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03/06/2006: "but with the loneliness of night I start remembering ev'rything"

i was 23 in 1992. i had just left Baylor University, ungraduated. my mom was undergoing massive chemo and radiation treatment for breast cancer. i was jobless and had run up a $20K credit card debt trying to escape the pain of life...or at least the pain that i thought was in the future, a future without my mother.

~~~~

so i moved home, got a job and re-started life. my girlfriend from Baylor, an on-again/off-again affair, had moved to Houston also. she dropped from Baylor, running from her own problems. we were both pretty aimless, goal-less, and meaningless. our relationship was the same.

i had just finished a 6 month stint working at a Stop-N-Rob, the 11PM to 7AM shift. in an American Beauty moment ("something with as little responsibility as possible"), i got a job as a bike messenger. i spent 8-12 hours a day riding in the potholed, dirty streets of Houston. we messengers carried legal documents, legal filings, bank documents, and other sundry things that the meaningfully employed dared to send about town. in this world the hierarchy went: managing partners/CEOs/CFOs, partners/presidents/business owners, lawyers, law clerks, legal secretaries, secretaries, receptionists, police, building security, courthouse security, court clerks, bus drivers, cab drivers, motorists, drifters, bums, the homeless, the mentally deranged, and then bike messengers. i am not kidding - messengers were the lowest of the low. i fit in perfect.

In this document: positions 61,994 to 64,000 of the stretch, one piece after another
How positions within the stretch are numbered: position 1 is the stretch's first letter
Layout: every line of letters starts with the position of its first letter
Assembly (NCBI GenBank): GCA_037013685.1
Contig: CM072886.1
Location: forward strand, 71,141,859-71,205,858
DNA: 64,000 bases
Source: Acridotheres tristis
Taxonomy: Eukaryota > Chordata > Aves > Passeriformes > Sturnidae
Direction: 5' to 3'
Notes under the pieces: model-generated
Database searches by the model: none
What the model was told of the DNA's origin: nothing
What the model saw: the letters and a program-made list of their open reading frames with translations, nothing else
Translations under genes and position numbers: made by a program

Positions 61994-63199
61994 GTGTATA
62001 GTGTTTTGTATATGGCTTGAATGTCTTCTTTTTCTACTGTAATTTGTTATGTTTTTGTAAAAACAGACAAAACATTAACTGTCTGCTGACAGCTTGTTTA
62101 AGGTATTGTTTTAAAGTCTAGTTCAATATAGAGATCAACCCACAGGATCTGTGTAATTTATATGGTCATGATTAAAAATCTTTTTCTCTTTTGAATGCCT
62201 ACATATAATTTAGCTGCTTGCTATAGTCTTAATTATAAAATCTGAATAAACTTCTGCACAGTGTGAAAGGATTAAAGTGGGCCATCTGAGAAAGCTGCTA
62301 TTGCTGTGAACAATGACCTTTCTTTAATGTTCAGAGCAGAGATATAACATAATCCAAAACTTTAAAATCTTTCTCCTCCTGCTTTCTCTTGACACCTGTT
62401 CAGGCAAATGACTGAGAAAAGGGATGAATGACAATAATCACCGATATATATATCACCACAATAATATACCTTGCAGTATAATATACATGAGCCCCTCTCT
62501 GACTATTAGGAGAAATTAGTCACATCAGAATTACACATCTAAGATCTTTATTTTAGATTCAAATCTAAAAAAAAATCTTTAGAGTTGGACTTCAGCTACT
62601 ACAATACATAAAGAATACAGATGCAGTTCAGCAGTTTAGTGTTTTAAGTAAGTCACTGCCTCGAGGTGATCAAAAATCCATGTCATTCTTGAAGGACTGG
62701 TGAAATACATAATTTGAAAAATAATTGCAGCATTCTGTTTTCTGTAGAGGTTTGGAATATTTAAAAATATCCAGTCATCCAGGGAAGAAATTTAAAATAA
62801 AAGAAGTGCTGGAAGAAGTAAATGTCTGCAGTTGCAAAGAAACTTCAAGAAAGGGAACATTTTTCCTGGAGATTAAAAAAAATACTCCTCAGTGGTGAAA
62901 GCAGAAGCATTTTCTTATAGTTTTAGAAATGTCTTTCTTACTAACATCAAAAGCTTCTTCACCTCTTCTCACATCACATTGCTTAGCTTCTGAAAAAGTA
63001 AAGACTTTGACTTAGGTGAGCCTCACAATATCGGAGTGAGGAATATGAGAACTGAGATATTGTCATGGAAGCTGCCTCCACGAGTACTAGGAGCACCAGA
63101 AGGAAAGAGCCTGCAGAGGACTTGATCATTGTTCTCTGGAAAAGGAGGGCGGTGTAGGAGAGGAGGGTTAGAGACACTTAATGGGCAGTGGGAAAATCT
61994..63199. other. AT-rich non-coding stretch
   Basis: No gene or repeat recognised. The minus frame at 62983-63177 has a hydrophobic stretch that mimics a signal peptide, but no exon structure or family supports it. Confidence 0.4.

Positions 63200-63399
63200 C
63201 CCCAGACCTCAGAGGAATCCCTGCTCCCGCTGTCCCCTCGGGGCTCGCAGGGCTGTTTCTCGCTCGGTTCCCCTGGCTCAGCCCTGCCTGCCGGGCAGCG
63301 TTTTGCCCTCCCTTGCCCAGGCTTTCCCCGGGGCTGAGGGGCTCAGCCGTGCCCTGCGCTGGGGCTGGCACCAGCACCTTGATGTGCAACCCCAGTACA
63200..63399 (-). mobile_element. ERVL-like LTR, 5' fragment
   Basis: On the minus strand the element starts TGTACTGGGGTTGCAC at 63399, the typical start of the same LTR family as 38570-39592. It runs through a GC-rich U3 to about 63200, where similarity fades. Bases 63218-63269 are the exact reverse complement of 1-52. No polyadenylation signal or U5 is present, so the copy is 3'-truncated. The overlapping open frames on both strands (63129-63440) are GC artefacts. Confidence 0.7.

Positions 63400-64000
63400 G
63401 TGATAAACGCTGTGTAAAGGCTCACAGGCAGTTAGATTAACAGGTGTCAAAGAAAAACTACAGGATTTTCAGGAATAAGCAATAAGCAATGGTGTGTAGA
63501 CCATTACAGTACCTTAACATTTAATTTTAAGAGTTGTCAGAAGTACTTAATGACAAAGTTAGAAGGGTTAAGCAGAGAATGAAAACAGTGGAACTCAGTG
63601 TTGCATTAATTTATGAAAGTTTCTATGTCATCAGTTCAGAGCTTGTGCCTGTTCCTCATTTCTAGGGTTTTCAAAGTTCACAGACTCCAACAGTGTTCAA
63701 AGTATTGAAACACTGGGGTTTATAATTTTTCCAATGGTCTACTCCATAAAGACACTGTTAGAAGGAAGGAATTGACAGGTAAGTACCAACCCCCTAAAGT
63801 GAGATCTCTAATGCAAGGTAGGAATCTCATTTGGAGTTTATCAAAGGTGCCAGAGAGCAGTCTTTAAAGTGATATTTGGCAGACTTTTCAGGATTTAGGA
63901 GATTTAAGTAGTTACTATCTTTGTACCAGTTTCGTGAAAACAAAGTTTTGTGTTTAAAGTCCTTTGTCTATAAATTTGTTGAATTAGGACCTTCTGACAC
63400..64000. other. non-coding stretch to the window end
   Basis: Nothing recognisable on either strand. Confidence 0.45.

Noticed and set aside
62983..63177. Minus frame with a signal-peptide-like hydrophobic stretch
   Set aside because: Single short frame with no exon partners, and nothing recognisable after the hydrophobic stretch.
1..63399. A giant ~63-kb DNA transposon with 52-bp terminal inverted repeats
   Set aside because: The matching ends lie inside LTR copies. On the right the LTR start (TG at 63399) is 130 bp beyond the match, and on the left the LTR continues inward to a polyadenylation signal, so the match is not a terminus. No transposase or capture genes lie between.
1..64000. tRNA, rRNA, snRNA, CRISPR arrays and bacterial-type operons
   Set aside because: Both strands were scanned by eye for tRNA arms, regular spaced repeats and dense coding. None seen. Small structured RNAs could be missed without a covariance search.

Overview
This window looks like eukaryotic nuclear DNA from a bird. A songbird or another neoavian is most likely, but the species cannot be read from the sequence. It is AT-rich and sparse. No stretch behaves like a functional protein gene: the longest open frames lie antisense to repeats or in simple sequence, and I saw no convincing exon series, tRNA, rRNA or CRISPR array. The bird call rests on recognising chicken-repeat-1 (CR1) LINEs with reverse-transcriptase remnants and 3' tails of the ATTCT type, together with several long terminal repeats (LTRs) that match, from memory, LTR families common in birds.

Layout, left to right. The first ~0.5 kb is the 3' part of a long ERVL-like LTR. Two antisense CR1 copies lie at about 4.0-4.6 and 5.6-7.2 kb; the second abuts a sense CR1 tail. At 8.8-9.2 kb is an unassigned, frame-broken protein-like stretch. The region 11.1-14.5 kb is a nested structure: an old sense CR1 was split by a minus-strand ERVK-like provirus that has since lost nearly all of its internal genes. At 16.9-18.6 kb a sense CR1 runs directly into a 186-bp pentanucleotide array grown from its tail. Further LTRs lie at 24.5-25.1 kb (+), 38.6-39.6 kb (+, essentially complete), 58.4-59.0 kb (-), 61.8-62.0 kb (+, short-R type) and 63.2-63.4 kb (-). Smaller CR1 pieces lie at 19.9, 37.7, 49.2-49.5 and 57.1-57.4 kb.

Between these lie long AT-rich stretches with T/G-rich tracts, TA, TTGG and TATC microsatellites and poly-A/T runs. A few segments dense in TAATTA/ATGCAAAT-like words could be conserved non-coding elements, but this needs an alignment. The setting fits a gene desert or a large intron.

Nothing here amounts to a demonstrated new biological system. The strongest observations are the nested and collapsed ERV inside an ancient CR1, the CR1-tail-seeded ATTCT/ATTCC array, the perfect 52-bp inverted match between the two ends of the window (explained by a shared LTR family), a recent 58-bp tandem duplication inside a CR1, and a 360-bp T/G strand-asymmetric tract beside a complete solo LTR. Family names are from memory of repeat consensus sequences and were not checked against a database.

after six months of hard, ass busting work, i was almost debt free. yes, i made almost $16K in six months as a bike messsenger. to say that i was in top shape and a hustler would be an understatement. i dropped from 185lbs to 155lbs and went from riding a collegial 30 miles a week (if that) to over 400.

with my financial obligations shaping up, my girlfriend and i decided that since we were already spending every non-working moment with each other, we might as well share rent...or at least i could share my portion with the portion her dad paid.

as part of becoming "real" a couple, we got a cat - a shared pet that would bind us more than a CD collection or shitty couch. we went to the local SPCA and window shopped. a gray tabby kitten was hanging by all fours on the front of his vari-kennel, hollering as loud as possible, "wraaaaaaaaren, wraaaaaaaaren, wraaaaaaaaren." i like animals with lots of spirit and this guy seemed to have it. it was around Christmas of '92, so we named him Cole, as in a lump of coal, or even better, for Nat King Cole, a constant played during the Christmas season in my home growing up.

like all relationships based on sex, alcohol, drugs and lies (thank god no video tape), things ended badly; i was too much an asshole and she was too much a whore. since the lease was in my name, all her shit got moved out. i kept Cole.

Cole went through all the changes of me growing into (more of) an adult: my first real salaried job (benefits, 401K, paid vacation - woo hoo), my return to and graduation from Baylor, my first post-college new car and apartment, my marriage, our first new home and the dogs that eventually numbered five. somewhere in the mix i adopted a Snowshoe Siamese who I named Barnaby. Barnaby and Cole were inseperable and broke many a glass tchotchke during their play throughout our house. our standard poodle Pheobie even adopted Cole, spending almost every waking moment for the last five years fascinated by him. essentially Cole became Pheobe's pet; i was still responsible for feeding him - that whole opposable thumb deal.